Welcome back to The Spin! With sadness and shock, the industry took note of Kate Spade's unexpected death. The somber mood continues with HBC's planned closure of New York's Lord & Taylor flagship store after 104 years. On a lighter note, H&M plans an AR experiment, as New York streetwear brand Alife collaborates with Crocs. Enjoy the read and feel free to share! Cheers, Ulrike


Mourning Kate. Yesterday's unexpected death of US fashion designer Kate Spade (née Brosnahan) at age 55 has shocked and saddened fashion insiders and celebrities alike. The designer founded (audio interview) Kate Spade in 1993 with Andy Spade, who became her husband in 1994. The couple sold the brand to Neiman Marcus in 1999. In 2006 it went to Liz Claiborne Inc, which sold it to Coach (now Tapestry) in May 2017. In 2016, Kate launched Frances Valentine, named after her now 13-year-old daughter. According to her sister, she suffered from depression for years.



Wind of change. Changes are coming thick and fast for Hudson's Bay Company. Just one day after the Canadian retail group signed a deal to sell its flash-sale division Gilt Group, it reported a $308 million Q1 loss and announced the closure of up to 10 Lord & Taylor stores including the 104-year-old flagship in New York. New initiatives include a Lord & Taylor flagship on

Joy division. Experts are divided about the prospects for Amazon's private label business. While some argue, that the online giant does not have private labels cracked, others point out that that business alone should generate revenues of $25 billion by 2020, lifting stock price projections from $1,900 to $2,000. Shareholders seem to agree, sending the stock to an all-time high of $1,699 on Tuesday.

Drop 'til you shop. To entice its customers, Barneys New York has started a new DropLA initiative. Based on the popular, streetwear-inspired drop model, the retailer regularly releases single styles and brand exclusives, often in limited edition. Available both in-store and online, the collections are designed to continuously update the assortment and bring excitement to the stores.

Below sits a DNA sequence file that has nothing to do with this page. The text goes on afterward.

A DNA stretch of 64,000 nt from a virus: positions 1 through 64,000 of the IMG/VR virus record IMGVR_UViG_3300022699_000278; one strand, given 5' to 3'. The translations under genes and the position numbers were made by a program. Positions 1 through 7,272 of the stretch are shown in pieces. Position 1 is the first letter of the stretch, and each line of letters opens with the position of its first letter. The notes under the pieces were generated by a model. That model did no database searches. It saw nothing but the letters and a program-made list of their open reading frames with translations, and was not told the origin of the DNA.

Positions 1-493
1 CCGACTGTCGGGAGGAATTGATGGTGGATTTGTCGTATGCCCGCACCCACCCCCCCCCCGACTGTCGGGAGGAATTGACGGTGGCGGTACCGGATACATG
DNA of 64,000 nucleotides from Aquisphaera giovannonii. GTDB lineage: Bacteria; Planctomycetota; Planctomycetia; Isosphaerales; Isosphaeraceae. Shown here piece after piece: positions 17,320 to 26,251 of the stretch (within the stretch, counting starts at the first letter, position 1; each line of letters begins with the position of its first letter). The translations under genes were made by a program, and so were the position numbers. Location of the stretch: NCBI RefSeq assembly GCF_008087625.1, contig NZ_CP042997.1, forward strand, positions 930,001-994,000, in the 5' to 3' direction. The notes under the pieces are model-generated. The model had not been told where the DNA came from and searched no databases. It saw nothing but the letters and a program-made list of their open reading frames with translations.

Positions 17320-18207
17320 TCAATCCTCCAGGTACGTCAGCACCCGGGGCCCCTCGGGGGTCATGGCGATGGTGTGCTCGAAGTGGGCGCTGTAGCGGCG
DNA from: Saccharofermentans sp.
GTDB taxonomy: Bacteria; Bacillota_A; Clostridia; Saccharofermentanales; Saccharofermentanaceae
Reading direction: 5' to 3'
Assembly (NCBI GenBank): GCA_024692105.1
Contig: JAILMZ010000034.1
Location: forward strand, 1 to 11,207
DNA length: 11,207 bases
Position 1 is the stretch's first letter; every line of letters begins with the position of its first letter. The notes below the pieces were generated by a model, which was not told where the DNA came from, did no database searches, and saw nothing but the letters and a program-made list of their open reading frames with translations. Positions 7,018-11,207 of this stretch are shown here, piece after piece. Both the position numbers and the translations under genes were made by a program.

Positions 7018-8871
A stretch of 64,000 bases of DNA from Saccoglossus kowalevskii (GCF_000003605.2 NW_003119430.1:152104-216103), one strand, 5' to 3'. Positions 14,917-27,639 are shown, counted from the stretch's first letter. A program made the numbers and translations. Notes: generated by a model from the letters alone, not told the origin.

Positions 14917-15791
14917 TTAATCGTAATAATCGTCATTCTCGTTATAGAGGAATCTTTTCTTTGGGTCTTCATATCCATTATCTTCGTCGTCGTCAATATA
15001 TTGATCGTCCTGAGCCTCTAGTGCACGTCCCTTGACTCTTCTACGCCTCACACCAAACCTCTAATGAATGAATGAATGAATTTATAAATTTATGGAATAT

Hey, savvy spender! This year, the first round of China's 147 million citizens born after 2000 is turning 18. With high savings and strong self-confidence, these young, digital native adults are an interesting target group. They consume cautiously, respond to strong values, trust local celebrities, and care little about brand origins. Instead, they crave novelty and experiences.


Here's talking to you, kid! To make mobile shopping more personal, H&M’s has equipped its Home Stylist app with an exclusive human voice. Meanwhile, its Monki brand tests human holograms for an AR experience on smartphones and tablets, featuring nine outfits in 3D mode. Both technologies were presented yesterday at the Stockholm Fashion Tech Talks in Sweden.


Getting Alife. NY streetwear brand Alife, which started out as an artist collective in 1999, is back in growth mode with a new investor and a new collaboration. The Alife x Crocs capsule with three limited-editon styles including one with an attached sock marks the brand's return to footwear. To expand (paywall) its apparel offering, Alife plans partnerships with Golden Bear Sportswear and bag maker Manhattan Portage. In addition to eCommerce, Alife also wants to reopen its Tokyo store and launch pop-ups for collaborations.


From icon to oracle. At 71, Diane von Furstenberg is ready for her next metamorphosis. Following more than 45 years in fashion, the queen of the wrap dress would like to transition into the role of ambassador for older women. But first, she needs to install a new leadership team. The return of 47-year-old Nathan Jenden as Chief Design Officer last January might have been the first step.


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